Attended a riveting event yesterday where Martin Shaw retold the story of Tristan and Iseult in one day to an audience of 80 in Dartington’s medieval Upper Gatehouse. With lashings of humour and feeling, Shaw led us into an exploration of how the story conjures the rapture and damage of love. Romantic love thrives on thwarting and the love triangle of Tristan, Iseult and Mark involves such thwarting again and again. Together we tracked the agonising twists and turns of the lovers’ erotic jeopardy and felt how an all-consuming love can become stifling, depleting and vampiric. Shaw kept us rapt to the story’s continuing resonances in the contemporary world and our own lives.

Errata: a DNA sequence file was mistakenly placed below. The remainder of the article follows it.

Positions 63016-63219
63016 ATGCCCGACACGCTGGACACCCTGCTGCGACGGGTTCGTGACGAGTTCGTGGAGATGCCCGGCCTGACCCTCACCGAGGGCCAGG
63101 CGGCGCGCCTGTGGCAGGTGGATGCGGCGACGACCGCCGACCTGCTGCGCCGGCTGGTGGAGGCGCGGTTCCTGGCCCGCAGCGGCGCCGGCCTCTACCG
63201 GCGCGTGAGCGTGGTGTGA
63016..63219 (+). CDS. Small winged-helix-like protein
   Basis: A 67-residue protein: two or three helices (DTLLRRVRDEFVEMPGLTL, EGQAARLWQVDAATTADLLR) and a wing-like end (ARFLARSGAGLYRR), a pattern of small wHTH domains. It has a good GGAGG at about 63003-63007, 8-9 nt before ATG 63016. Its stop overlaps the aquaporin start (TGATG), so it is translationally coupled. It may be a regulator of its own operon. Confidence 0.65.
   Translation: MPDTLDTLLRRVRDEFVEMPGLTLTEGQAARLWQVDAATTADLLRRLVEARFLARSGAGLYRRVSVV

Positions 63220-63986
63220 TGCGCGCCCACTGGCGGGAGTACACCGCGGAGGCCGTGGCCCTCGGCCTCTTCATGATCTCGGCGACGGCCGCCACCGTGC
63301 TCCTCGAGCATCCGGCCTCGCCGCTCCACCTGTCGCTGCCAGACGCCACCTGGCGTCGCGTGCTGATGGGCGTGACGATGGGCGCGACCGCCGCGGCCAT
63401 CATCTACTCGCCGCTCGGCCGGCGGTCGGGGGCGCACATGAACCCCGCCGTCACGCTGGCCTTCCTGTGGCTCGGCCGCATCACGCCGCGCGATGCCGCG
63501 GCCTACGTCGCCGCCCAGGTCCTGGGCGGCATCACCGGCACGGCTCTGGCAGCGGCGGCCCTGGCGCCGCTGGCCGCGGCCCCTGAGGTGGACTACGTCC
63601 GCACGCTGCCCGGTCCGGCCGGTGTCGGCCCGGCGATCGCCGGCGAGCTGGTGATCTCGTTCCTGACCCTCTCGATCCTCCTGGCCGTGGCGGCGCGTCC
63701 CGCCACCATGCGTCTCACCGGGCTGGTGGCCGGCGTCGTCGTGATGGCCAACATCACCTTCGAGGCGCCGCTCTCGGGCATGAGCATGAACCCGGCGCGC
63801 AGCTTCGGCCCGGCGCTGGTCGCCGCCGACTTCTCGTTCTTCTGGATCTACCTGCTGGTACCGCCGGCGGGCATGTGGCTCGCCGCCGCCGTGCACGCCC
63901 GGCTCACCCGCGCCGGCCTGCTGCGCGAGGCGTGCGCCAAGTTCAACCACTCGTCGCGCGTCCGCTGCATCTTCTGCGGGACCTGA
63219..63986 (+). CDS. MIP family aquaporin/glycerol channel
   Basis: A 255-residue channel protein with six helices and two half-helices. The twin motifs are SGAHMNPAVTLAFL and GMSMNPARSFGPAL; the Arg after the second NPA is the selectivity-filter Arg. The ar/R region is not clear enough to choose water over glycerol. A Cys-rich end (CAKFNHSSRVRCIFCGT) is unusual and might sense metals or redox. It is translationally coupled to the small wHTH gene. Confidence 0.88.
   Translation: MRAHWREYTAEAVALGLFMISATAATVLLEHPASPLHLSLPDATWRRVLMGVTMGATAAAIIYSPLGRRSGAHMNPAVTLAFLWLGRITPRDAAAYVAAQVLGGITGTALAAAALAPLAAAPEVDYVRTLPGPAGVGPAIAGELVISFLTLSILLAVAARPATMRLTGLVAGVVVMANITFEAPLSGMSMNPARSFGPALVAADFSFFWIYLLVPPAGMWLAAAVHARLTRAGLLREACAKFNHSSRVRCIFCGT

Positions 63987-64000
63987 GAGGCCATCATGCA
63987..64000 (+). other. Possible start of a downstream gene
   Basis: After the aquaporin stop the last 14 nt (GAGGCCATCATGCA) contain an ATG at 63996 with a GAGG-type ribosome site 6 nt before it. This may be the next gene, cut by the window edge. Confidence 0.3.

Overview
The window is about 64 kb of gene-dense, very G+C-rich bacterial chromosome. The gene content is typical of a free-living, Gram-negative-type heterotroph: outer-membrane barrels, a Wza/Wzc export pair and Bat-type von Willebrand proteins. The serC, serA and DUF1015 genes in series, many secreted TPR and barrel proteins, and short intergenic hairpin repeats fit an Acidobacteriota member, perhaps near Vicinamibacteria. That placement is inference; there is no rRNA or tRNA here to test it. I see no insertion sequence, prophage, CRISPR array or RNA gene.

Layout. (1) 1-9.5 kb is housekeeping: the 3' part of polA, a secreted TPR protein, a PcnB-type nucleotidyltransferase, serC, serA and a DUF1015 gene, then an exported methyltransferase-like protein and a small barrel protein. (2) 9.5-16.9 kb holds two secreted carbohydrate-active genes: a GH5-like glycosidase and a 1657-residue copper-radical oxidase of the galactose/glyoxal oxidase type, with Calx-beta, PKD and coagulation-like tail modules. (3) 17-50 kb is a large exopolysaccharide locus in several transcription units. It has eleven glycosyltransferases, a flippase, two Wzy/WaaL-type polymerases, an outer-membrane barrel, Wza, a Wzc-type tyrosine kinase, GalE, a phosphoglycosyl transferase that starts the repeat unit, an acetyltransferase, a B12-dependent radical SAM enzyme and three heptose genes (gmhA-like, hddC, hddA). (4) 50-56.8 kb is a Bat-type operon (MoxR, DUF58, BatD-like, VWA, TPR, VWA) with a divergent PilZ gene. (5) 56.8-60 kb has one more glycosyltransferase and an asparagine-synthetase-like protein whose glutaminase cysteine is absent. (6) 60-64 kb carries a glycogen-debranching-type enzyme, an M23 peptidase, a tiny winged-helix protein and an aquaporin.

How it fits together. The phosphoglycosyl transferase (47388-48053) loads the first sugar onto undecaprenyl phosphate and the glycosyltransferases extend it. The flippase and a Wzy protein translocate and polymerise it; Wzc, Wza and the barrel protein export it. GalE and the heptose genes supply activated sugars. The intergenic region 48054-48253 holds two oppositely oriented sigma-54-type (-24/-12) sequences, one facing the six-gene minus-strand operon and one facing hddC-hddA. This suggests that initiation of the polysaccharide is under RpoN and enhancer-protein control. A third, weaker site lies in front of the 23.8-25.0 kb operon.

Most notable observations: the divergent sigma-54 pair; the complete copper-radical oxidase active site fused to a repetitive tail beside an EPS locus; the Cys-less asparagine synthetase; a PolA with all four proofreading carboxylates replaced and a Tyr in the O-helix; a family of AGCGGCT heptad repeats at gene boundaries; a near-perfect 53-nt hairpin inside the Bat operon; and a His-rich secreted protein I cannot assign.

In his preamble, Shaw referenced the poetry of the troubadour duke, Guillaume IX, and the female trobairitz. A few years ago, I collaborated with artist Tania Candiani on a project in the Lot Valley in France. I wrote a song based on a lyric by the Occitan female troubadour, Comtesse de Dia, which was recorded by a local Occitan singer in one of the nearby medieval churches. My adaptation replaced the two lovers in Dia’s song with the Earth’s lament to the human species.
Candiani installed the amplification sculpture pictured here to enable people to listen from the clifftop to the song resonating in the Lot Valley below. You can listen to it here.
The song lyrics are published in English in my book The Water Age and Other Fictions, which is available on Amazon and other outlets.
Martin Shaw and I will be teaching the new MA Poetics of Imagination at Dartington Arts School starting in September 2020.